The public has heard the warning many times in recent years, even decades, and perhaps never so loudly as during the COVID pandemic: “The people who so compassionately care for others are in dire need of care themselves.”
That’s what the co-authors say in their new book, Self-Care for New and Student Nurses, where they offer sage advice to nurses that is applicable at all stages of their careers, not just the beginning. New nurses, however, are most vulnerable to burnout during their first three years of practice.
The two co-authors from the University of Virginia School of Nursing—former dean Dorrie Fontaine and associate professor Natalie May—and former faculty member Tim Cunningham (now vice president of practice and innovation at Emory Healthcare) write in the book’s introduction that “Self-care remains an imperative for nurses and other healthcare professionals as burnout, high attrition rates, emotional fatigue, and moral distress loom large over us, especially in the age of COVID-19.”
All three have been teaching nursing students for many years and decided before the pandemic that a book focusing on self-care for nurses, particularly novice ones and students, would be a great service to the profession, Fontaine wrote in email. They enlisted other professionals to cover different aspects of preventing burnout and nurturing resilience and compassionate care for oneself as well as others.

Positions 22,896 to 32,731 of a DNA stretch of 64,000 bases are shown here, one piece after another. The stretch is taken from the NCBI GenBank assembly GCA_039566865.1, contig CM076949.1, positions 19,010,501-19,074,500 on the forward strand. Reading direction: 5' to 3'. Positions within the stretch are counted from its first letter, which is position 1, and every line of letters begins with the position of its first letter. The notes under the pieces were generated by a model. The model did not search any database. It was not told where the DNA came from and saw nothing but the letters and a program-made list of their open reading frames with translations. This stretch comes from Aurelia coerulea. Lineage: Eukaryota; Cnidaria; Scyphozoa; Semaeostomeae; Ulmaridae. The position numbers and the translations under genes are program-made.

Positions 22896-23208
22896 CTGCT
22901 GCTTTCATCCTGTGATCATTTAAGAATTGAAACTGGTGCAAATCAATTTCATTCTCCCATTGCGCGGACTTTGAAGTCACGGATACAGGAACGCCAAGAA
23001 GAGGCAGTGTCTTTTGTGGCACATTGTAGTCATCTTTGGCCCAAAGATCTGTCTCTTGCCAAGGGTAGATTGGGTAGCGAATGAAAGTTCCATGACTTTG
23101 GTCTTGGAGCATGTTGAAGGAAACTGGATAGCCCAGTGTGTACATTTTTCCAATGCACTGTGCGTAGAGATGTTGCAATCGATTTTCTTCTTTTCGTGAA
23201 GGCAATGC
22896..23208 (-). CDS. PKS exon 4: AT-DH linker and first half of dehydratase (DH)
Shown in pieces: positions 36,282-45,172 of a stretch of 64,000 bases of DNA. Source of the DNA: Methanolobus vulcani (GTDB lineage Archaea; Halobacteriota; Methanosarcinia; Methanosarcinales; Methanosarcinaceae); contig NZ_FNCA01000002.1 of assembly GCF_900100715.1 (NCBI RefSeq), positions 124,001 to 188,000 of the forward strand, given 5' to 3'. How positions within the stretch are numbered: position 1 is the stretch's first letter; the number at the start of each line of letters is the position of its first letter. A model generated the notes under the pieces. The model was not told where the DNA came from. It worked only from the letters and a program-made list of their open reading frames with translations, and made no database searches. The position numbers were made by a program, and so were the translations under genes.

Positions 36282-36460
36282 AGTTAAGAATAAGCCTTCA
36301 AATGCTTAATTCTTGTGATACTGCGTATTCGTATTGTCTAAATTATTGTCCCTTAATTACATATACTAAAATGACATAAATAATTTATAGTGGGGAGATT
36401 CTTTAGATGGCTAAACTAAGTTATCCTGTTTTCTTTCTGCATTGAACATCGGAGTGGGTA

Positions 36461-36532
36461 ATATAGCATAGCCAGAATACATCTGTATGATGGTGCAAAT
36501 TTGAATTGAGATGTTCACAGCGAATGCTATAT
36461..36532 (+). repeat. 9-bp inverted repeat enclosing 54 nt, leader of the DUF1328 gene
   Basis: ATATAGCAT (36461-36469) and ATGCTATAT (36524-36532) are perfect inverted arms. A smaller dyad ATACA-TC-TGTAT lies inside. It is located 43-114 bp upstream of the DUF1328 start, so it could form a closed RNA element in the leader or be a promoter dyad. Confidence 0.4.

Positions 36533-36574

The book includes contributions from 17 UVA faculty, staff, students and alumni, with essays written by nurses at the bedside bringing the realities of COVID-19 home. Topics for nurses at all levels range from what it means to lead teams with “grit and grace” and a focus on needed systemic changes in hospitals to the benefits of practices such as t’ai chi and an LGBTQ focus on inclusion.
They wanted to affirm that there are solutions. “It’s not all doom and gloom,” Fontaine said. “Why not prevent it before burnout takes a hold in the new clinicians and teach the concepts of well-being and resilience in nursing schools?”
For those on the job, three UVA nurses who are also feeling today’s stresses created “a resiliency toolkit” to give nurses a virtual break and ways to calm down.
Fontaine and May answered a few questions for UVA Today about the burnout problem and learning “self-care superpowers” to build a foundation of well-being in professional and personal life.
Q. What is the environment for nurses right now?
Fontaine: As a very positive and optimistic person, I am worried about the nurses all over the U.S. who are dealing with unceasing workloads, poor and intolerable staffing, and feeling worn out with no end in sight. The data right now from the Southern states is alarming, with 60% vacancies [in nursing positions] and nowhere to turn. This is the worst I have ever seen in my four decades.
In addition, the complexity of patients, people living longer with multiple comorbidities, and the ability of nurses to move into more attractive nurse practitioner, research or educator roles has taken nurses away from the bedside, but kept them still in the profession in expanded roles.
Q. Can you elaborate about nursing burnout?